Google, on the other hand, decided on a different approach to tablets that was also flawed. In order to alleviate the burden on developers (and pretend to have tablet apps), Google built guidelines on how to have phone apps scale to the size of tablet screens. Unfortunately, they were just guidelines. Android tablets were completely backwards compatible with phone apps and thus most developers just ignored tablets. An ideal solution would have meant more work for developers — a break in backwards compatibility with all the phone apps. It would have also meant that users would have had an easier time finding quality applications for their Android tablets — applications that were guaranteed to have at least some amount of thought and effort put into their interface. Apple, on the other hand, did somewhat of a placate-and-shame approach with the introduction of the iPad. iPhone applications were supported but only in a windowed interface that made your application usable but obviously a phone app. These applications could only be downloaded by explicitly saying you wanted iPhone applications, they weren't allowed to pretend to be tablet apps.

Stagnation

Developers have proved over and over that they're more than happy to move on to the latest technology. Node.js is all the rage, LESS, SASS, CouchDB, Mongo, Ruby, Python — all of these are technologies that either sprouted to life in the past 10 years or gained renewed interest and fervent fan bases. Why have they moved on from more established and popular languages? Because they're conceptually closer to the ideal the developers strive for. PHP may be more mature, faster, and has a much larger support base than many competing languages, but that doesn't matter to many developers for one simple reason: PHP will NEVER fix many issues that are broken at the core due to backwards compatibility. The functions strpos and str_replace will never both start with the subject string and strpos will never become str_pos. Could these kinds of things be easily fixed in a backwards-incompatible release of PHP 6? Sure! And they could continue to support the PHP 5.x branch for ~10 years while striving towards an ideal language in PHP 6.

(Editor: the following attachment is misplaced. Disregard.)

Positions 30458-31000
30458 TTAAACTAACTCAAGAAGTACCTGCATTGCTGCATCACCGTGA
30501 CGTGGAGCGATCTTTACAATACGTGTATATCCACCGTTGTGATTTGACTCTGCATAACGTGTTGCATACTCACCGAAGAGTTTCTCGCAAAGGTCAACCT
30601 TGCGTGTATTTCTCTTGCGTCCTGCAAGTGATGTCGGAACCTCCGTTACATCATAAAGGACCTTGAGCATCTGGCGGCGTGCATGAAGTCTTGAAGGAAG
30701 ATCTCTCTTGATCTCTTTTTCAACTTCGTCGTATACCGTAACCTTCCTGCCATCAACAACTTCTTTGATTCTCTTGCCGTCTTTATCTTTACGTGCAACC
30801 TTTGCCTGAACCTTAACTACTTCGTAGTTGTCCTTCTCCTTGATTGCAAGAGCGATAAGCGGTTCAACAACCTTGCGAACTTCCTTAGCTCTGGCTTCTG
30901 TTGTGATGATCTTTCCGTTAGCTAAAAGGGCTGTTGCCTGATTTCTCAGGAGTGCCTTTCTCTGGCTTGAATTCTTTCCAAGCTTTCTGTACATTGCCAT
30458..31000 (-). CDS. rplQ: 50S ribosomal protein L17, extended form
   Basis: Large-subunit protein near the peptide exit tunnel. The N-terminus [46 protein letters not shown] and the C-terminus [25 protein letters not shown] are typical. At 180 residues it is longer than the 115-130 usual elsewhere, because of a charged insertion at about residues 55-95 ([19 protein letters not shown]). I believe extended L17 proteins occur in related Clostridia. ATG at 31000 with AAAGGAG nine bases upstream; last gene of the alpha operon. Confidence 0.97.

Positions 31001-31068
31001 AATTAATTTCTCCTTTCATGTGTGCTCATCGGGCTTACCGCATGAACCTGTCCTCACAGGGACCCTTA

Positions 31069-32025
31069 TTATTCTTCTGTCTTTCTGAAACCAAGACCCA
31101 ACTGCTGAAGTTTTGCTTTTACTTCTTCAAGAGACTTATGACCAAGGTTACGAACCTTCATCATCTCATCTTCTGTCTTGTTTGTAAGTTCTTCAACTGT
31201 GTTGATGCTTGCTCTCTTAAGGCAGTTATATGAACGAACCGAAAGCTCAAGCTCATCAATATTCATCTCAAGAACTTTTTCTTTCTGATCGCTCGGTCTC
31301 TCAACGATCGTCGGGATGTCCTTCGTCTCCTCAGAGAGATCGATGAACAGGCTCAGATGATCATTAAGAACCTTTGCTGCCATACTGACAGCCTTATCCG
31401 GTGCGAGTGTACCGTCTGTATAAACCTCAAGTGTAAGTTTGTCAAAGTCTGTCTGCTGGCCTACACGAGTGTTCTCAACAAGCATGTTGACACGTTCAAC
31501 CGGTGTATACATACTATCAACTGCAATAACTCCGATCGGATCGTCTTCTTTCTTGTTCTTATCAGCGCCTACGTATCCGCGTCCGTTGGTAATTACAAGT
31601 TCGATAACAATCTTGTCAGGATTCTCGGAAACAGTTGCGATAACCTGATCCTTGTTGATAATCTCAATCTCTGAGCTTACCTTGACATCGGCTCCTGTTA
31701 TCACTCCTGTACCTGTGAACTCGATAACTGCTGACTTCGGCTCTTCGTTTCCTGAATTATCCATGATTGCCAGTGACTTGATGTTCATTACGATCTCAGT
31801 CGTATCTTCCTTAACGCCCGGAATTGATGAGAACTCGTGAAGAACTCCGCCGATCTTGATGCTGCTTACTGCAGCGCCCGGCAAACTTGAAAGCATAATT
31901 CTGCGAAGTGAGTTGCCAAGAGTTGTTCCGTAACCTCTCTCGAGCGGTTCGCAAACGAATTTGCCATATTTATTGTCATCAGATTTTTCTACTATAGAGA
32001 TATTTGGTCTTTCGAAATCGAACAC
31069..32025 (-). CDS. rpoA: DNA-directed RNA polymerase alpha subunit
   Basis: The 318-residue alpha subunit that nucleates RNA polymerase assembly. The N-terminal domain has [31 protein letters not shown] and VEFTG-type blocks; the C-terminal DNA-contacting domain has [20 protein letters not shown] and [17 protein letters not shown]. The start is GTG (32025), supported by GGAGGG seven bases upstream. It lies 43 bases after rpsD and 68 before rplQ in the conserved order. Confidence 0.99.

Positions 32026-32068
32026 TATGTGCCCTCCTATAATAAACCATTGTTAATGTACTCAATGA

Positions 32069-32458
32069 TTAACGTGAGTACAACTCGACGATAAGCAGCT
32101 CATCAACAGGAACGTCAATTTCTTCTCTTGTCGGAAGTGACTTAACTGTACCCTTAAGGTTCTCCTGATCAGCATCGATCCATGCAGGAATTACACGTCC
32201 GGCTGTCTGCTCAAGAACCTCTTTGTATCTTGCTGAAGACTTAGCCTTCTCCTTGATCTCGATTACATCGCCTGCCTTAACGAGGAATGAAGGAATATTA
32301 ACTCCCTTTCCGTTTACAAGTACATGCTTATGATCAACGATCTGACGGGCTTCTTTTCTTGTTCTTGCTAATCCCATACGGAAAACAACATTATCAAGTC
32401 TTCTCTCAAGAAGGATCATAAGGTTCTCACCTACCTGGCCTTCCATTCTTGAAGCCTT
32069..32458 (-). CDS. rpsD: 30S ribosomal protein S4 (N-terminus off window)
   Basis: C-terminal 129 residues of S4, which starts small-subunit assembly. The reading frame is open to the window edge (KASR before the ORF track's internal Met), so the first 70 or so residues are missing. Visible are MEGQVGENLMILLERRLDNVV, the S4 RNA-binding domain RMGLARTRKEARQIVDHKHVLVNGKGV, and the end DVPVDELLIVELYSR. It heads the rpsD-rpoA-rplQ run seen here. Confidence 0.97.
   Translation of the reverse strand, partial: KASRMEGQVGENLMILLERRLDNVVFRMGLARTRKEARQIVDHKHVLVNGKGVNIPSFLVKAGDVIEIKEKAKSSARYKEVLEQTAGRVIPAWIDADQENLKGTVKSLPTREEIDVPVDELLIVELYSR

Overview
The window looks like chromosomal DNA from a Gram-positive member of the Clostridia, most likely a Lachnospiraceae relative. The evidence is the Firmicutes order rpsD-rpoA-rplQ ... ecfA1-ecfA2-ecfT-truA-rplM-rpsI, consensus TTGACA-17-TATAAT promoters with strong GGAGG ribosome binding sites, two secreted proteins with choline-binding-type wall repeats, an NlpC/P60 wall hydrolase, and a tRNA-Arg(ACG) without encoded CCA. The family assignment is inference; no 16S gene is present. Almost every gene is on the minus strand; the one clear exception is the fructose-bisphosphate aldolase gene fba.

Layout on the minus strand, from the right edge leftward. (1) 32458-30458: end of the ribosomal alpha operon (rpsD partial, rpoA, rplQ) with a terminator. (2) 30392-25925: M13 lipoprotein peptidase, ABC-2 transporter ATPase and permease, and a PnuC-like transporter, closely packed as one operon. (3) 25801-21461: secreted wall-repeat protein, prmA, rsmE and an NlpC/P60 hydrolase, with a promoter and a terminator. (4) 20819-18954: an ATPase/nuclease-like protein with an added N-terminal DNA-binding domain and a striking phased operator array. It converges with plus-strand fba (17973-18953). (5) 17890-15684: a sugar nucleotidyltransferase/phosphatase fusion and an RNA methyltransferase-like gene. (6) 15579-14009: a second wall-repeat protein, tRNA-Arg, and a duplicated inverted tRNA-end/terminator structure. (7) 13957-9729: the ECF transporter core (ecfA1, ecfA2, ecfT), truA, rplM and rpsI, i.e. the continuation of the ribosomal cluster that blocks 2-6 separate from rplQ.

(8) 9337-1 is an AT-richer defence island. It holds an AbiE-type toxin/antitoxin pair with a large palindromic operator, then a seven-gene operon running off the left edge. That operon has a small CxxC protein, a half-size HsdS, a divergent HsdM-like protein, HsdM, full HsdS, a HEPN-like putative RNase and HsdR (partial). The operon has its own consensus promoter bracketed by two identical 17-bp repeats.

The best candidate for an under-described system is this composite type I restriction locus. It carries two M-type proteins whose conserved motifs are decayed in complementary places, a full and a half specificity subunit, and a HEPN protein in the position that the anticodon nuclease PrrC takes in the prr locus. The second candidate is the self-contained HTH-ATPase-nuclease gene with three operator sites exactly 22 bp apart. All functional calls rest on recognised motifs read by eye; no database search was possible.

The same problems in PHP occur in all the popular CMS's — WordPress, Drupal, Joomla. Their large communities have created swathes of plugins and extensions. The core development teams are crippled — they can't release a truly great new CMS that fixes all the mistakes of past releases because it would break backwards compatibility. WordPress has a global function named the_content() that has survived through version 3.9.1 (the latest release at the time of this post) — need I say more?

Trust Your Users

Don't change things just to change them but don't be afraid of changing things because of the potential fallout either. If something is truly better, it should replace the older, more comfortable solution. Your users may balk at first but if you explain the change they'll be understanding and most will grow to appreciate it. Don't lock yourself into your past mistakes, but at the same time support users who (for whatever reason) enjoy those mistakes or need time to adjust. Make great software, even if it means leaving your older, incompatible software to rot in only-bugfixes-from-here-on-out bin.

Share on Twitter or Facebook Published June 17th 2014